‘Ask, be merciful, complete trust in God’ — ABC’s of Divine Mercy
AUBURN — When introducing Divine Mercy, Father Dan Cambra, a priest of the Marians of the Immaculate Conception, likes to discuss the Divine Mercy message and its devotion. Father Cambra’s religious community was given the task from Pope John Paul II in 1992, to make Divine Mercy known, to add it to their Marian charism to promote the Immaculate Conception.
“The devotions of Divine Mercy is what is unique about St. Faustina’s revelations,” Father Cambra told Today’s Catholic after a presentation at Immaculate Conception Parish in Auburn in October. “St. Faustina received a series of revelations — over 80 — from Jesus Christ explaining to her what His will was for all of us to show gratitude to God’s mercy.”
The other side of the discussion is the message of Divine Mercy. “It is impossible to talk about God without talking about God’s mercy,” Father Cambra said, “because God’s mercy is mentioned in every single liturgy of the Eucharist” — in the opening prayers, the preface to the Eucharistic canon, the canons themselves.
When it comes to talking about mercy, “we always begin with the Scriptures,” Father Cambra said. “There is not a single book in either the Old Testament or the New Testament that in one way or the other does not talk about God’s mercy.”
After studying the diary of St. Faustina, theologian, psychologist and healing minister Father George Kosicki realized that the Divine Mercy message could be summarized in three simple Scriptural verses. He called them the ABC’s of mercy.
Father Cambra related, “‘A’ stands for ‘ask.’”
Matthew’s Gospel 7:7 says: “Ask and you shall receive.”
“Ask for the things that you need,” Father Cambra said, “to become the saint you are called to be at Baptism.”
“Don’t ask for frivolous things,” he said. “Don’t ask for things that may draw you away from God. Don’t ask for the things that might ruin your soul. Ask for the things that will make you the saint that you were designed to be by God before you were even created in your mother’s womb, before you were baptized. And now that you are baptized, bring that Baptism to fulfillment by embracing the light of Christ in your life and shining it out to the world around you.”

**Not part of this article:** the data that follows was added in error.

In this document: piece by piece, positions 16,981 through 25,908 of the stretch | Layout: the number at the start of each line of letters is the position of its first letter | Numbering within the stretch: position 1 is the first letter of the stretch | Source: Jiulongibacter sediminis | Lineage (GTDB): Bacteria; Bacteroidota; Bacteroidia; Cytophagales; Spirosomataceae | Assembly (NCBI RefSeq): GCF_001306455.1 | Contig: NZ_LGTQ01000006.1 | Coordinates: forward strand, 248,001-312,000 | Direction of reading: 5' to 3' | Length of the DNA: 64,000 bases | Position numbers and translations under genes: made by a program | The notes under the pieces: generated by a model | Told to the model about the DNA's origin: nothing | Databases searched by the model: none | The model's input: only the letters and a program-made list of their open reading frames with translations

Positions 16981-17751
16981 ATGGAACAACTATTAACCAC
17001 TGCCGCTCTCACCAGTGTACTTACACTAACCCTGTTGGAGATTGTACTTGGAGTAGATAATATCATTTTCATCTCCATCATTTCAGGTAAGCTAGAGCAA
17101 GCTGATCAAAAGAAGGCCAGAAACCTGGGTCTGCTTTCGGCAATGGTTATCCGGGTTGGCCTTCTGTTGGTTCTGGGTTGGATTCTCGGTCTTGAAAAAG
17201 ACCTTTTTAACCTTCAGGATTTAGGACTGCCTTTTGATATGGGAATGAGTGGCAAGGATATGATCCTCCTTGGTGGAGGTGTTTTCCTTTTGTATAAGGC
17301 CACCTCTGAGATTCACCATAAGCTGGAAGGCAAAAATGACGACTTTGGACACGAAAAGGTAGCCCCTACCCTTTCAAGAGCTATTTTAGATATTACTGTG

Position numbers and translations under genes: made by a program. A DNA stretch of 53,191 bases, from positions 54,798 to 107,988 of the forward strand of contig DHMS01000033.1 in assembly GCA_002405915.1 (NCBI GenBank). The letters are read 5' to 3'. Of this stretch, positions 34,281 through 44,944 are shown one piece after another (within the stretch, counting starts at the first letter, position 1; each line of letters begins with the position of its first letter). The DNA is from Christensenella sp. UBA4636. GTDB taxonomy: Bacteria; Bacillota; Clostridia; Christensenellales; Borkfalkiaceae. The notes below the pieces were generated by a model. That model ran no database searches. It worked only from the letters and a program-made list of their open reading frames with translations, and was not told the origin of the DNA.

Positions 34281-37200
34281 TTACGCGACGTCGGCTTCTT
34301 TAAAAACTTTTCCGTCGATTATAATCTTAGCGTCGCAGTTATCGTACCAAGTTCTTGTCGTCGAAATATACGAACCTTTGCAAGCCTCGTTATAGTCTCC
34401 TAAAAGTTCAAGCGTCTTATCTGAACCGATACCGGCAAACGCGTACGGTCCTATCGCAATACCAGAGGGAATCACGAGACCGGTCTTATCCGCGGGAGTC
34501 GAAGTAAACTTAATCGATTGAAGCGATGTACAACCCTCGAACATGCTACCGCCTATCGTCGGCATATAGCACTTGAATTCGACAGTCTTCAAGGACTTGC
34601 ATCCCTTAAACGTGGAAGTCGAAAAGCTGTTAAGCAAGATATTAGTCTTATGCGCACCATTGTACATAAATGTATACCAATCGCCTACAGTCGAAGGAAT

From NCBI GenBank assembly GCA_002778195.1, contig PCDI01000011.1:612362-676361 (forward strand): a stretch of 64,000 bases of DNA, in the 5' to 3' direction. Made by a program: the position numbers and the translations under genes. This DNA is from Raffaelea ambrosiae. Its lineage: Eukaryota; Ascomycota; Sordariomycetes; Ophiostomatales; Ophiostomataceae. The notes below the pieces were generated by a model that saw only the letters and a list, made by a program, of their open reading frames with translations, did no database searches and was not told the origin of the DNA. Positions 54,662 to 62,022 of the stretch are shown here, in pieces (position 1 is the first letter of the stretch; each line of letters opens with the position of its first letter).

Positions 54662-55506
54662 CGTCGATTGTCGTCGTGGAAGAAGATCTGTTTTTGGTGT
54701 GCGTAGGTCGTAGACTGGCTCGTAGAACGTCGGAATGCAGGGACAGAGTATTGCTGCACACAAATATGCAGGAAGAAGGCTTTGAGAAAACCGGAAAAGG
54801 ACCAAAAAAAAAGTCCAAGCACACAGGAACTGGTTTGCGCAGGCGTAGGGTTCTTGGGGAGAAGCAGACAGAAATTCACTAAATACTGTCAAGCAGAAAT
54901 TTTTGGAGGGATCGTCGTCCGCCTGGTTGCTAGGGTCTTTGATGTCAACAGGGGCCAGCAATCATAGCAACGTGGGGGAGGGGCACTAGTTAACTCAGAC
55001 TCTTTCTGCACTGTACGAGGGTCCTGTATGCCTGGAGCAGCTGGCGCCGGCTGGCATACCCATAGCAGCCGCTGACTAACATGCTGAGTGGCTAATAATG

“B” stands for “be merciful.” Again, from Matthew’s Gospel 5:7: “Blessed are the merciful, for they shall obtain mercy.”
Father Cambra said, “Sometimes we forget, even though we say the Our Father every day … the command to be merciful is a kernel of how we are to live out our Baptismal promises.”
In the Our Father, one says, “Forgive us our trespasses, as we forgive those who trespass against us.”
Father Cambra said, “So if we’re going to hold a grudge against someone, we’re asking God to hold a grudge against us for the times we offended Him.”
“If on the other hand we genuinely attempt to show mercy towards others by forgiving them, even if they don’t deserve it, even if they don’t ask for the forgiveness — to forgive them. Then we are doing what St. Therese the Little Flower called ‘taking that first little step.’”